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AMD Catalyst vs. X.Org Radeon Driver 2D Performance

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  • highlandsun
    replied
    Sigh... Even on my 8MHz 68000 Atari ST, opening new windows would just POP onto the screen. It's amazing the amount of visible lag people are willing to put up with these days, and that's not even talking about the worse culprit of scrolling a browser window...

    2D performance affects *every* computer user, 3D performance only affects the minority of computer users who play 3D games. People have really got their priorities messed up.

    Leave a comment:


  • drag
    replied
    Well Linux's 2D stuff has always been 'faster' then Windows per say.

    But really nobody cares that much about 2D performance. In Vista when your running your composted desktop you have zero hardware acceleration going into doing 2d rendering.

    If that goes to show you how much that matters.

    With Linux 2D on composited desktop I think it's more of a matter all the context changes that the drivers have to go through to convert the X Windows 2D driver's world to the Linux DRM/DRI managed world. Like you have to render the item off-screen, then capture the image, then convert the image to something that can be managed by the 3D drivers then copy that image to texture and then render that texture as a image that we call the desktop.

    So many steps. At that point it doesn't really matter if you have a very fast CPU or very fast GPU or anything like that. It doesn't really matter that the conversion gets done fast, either. There can be thousands and thousands of cpu cycles wasted for each one of those steps... reading in instructions form main memory, loading them into cache, executing them, sucking in textures from memory, etc etc. etc. Each time you do a context switch your purging out your cache and starting over and wasting just all sorts of cpu/gpu.

    I mean RAM may seem fast, especially compared to disk, but your CPU/GPU will burn through thousands of wasted cycles waiting for information to come in from main memory or over that PCIe bus.


    The 'correct' way ot manage all of that would be to render the application off screen, and have the output write directly to 3D texture that is mapped to the 3D primitive that is then used as part of your desktop image.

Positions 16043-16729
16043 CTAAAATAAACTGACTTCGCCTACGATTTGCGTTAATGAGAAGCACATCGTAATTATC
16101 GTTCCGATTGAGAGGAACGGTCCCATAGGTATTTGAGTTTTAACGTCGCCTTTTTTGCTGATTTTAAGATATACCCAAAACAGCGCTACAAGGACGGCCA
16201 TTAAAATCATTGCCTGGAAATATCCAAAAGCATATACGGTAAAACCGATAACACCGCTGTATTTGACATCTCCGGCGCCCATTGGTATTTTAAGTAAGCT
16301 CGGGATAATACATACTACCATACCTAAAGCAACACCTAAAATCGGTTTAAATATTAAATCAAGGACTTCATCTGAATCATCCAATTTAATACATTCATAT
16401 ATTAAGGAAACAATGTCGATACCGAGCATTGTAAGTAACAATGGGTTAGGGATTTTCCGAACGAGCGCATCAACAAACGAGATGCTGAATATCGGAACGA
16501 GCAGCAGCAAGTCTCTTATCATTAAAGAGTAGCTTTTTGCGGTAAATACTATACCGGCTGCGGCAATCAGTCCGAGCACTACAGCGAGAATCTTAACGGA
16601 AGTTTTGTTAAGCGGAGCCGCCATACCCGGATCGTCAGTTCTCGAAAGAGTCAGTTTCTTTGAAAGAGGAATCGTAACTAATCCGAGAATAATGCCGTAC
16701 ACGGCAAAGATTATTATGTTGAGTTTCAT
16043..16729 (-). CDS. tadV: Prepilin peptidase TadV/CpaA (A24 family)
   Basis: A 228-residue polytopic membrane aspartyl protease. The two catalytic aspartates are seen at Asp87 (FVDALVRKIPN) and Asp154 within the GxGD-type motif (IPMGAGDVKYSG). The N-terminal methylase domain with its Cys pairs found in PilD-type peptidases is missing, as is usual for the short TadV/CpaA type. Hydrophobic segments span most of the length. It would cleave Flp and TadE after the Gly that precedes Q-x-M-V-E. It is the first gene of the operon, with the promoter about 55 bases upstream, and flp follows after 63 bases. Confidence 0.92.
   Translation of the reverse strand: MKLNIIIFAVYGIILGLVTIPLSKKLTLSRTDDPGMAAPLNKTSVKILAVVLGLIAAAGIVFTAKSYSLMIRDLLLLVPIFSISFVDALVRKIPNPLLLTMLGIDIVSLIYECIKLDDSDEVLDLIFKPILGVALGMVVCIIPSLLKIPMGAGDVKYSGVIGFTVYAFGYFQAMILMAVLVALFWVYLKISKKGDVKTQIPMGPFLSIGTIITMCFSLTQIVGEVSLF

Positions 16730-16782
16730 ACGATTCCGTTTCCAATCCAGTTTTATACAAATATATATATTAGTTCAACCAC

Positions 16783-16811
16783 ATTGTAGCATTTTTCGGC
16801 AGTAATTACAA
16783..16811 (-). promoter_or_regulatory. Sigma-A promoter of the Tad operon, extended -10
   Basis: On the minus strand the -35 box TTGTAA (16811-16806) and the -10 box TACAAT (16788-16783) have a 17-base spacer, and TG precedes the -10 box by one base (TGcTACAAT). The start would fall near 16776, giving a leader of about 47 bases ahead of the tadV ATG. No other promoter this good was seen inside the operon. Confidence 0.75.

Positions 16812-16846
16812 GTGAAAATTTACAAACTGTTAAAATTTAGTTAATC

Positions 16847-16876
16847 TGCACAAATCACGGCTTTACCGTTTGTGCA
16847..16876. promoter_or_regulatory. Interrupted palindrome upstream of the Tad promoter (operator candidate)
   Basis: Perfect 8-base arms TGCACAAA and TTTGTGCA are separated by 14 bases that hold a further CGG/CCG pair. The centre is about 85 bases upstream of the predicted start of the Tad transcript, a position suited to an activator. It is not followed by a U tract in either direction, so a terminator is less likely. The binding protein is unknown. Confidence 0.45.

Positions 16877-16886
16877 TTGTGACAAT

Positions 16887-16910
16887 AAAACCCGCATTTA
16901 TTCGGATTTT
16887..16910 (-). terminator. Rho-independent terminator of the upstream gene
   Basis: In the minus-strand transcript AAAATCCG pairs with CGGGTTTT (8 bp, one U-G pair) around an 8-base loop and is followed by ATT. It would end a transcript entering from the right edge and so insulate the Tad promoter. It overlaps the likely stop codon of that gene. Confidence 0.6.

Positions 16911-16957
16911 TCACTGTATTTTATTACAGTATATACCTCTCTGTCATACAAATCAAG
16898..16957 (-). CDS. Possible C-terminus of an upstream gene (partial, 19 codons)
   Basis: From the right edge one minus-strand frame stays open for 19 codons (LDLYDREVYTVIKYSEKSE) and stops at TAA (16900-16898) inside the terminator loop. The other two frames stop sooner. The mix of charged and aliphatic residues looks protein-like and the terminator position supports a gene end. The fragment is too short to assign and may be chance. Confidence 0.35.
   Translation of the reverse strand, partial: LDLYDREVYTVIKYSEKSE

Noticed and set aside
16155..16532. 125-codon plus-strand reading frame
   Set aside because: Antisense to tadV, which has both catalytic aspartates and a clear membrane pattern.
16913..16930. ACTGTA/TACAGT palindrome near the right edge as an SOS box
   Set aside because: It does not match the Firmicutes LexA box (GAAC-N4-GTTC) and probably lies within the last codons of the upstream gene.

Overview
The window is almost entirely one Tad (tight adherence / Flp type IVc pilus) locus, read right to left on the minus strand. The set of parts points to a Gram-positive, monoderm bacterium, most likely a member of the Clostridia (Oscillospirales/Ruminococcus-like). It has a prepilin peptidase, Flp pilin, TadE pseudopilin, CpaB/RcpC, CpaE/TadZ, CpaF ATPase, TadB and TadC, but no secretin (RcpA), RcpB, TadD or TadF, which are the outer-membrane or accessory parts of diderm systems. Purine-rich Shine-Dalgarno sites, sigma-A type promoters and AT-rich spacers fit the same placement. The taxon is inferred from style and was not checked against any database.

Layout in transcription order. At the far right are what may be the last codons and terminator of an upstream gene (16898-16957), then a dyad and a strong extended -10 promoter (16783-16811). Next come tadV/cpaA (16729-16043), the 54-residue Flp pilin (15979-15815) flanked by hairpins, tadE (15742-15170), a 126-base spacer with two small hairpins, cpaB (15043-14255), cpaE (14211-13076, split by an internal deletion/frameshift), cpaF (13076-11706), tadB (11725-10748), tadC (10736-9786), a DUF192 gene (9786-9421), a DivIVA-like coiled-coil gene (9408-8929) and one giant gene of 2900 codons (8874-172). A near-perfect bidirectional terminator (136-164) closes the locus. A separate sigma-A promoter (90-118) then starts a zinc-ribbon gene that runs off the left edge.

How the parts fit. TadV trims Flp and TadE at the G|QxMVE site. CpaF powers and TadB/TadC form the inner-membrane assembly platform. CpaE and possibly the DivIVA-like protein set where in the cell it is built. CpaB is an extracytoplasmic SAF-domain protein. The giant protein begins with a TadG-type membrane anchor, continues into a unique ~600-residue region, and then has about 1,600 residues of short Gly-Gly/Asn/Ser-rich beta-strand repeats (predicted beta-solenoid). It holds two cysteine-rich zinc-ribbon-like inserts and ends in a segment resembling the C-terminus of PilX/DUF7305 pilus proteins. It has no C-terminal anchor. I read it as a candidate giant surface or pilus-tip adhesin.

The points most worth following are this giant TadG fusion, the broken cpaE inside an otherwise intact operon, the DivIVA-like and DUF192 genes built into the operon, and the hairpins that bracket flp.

Something like that that can be done in as close to a single operation as possible.

    But the current driver model for Linux won't allow something like that. X.org world and Linux-DRM world is just to heavily split. They were never designed to work together very very closely... instead you just assigned a hunk of the screen for X to render to, then assigned a smaller hunk of hte screen for the OpenGL stuff to be rendered to. That's what the 'overlay' provides and it is fast, but it's ugly. That's how it's designed to work.

    ---------------------------------------

    You see the trick with Linux right now is you have 2 entirely different set of drivers sharing the same single video card. You have the 2D Xorg drivers and then the Linux-DRM/DRI-based 3D drivers.

    X.org X Server goes down and performs such actions as configuring PCI devices and modesetting outside of the context of the Linux kernel's control.

    So you end up with situations were Linux is configuring PCI devices and doing something like that and X comes along and stomps on it and causes your video card to flake out.

    ---------------------------------------


    So I suppose with Intel's UXA framework it will be much more efficient.

    Instead of worrying about getting the 2D drivers working better or porting the 2D X drivers to the 3D Linux-DRM world, they just rewrote the drivers from scratch and implemented the EXA API using the Linux-DRM 3D-related core.

    That way you end up with compatibility with current applications, but you render everything directly using the 3D engine. So instead of doing EXA in the 2D engine on the card you do it on the '3D' engine.

    That will probably actually end up being slower in benchmarks then just doing 2D-only with no composition, but it doesn't really matter because it'll be fast enough and it'll make it much easier to deal with performance issues that matter... such as video playback acceleration, better composited desktops, a more stable/saner 1-driver design, faster 3D performance, etc.

    Leave a comment:


  • highlandsun
    replied
    Would these gtk test programs show meaningful/comparable numbers when ported to Windows? Is there any way to see if these drivers in Linux are really squeezing out all the performance the hardware has to offer, or if the Windows drivers still have some unexplored tricks to leverage?